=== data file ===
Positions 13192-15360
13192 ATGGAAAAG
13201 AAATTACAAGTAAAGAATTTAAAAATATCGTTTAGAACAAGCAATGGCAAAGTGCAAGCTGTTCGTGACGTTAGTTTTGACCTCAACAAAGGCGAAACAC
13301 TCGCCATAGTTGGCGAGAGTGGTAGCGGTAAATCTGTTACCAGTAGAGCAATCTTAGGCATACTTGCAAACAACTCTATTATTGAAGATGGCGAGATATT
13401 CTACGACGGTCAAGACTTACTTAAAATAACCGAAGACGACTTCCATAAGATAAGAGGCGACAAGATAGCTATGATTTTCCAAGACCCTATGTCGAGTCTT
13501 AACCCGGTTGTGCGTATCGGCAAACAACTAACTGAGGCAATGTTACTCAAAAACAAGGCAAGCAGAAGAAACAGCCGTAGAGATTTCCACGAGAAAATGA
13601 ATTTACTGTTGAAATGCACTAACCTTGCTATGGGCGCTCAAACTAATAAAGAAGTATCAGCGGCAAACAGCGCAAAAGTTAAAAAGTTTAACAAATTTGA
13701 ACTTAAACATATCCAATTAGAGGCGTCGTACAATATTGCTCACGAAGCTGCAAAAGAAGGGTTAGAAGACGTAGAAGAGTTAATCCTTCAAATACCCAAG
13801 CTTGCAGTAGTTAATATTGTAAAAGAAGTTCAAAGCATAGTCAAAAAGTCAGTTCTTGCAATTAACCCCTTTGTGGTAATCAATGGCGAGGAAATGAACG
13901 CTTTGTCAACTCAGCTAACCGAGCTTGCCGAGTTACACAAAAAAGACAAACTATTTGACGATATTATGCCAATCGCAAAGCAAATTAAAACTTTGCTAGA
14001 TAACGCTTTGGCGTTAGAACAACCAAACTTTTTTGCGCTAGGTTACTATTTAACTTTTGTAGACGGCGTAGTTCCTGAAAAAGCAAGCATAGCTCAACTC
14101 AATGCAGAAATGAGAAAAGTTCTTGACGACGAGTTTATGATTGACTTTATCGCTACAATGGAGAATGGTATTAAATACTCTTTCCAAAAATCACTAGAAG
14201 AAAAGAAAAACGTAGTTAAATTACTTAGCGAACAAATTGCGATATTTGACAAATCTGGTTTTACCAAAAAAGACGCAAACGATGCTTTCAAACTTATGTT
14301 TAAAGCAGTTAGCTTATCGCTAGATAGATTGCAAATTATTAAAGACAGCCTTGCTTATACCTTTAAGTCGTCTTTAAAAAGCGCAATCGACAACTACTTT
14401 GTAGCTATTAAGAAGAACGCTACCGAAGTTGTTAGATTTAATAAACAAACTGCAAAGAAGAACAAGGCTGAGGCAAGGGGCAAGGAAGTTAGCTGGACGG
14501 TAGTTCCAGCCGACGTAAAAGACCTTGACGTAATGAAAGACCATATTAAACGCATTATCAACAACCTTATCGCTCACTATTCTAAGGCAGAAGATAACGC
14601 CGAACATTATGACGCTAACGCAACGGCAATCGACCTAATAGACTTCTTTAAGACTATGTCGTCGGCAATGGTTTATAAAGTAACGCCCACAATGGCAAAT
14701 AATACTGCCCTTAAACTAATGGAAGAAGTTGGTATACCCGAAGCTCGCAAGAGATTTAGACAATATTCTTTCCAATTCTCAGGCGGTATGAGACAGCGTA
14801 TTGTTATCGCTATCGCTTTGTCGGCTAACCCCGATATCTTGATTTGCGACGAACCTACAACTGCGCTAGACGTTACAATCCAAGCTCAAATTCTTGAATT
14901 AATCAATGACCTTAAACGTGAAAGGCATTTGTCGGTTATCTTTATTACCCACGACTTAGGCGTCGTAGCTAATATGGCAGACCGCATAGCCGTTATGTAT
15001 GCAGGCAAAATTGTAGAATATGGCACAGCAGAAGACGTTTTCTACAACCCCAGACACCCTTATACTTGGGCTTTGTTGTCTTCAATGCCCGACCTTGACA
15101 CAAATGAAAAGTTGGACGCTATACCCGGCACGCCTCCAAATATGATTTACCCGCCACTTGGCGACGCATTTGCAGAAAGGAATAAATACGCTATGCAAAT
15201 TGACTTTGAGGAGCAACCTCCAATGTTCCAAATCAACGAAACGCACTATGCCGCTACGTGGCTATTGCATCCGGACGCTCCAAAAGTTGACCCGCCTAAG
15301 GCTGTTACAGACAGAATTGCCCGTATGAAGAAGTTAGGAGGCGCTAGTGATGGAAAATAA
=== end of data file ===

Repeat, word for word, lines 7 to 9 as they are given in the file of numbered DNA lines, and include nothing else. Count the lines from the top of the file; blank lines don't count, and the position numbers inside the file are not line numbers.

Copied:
13601 ATTTACTGTTGAAATGCACTAACCTTGCTATGGGCGCTCAAACTAATAAAGAAGTATCAGCGGCAAACAGCGCAAAAGTTAAAAAGTTTAACAAATTTGA
13701 ACTTAAACATATCCAATTAGAGGCGTCGTACAATATTGCTCACGAAGCTGCAAAAGAAGGGTTAGAAGACGTAGAAGAGTTAATCCTTCAAATACCCAAG
13801 CTTGCAGTAGTTAATATTGTAAAAGAAGTTCAAAGCATAGTCAAAAAGTCAGTTCTTGCAATTAACCCCTTTGTGGTAATCAATGGCGAGGAAATGAACG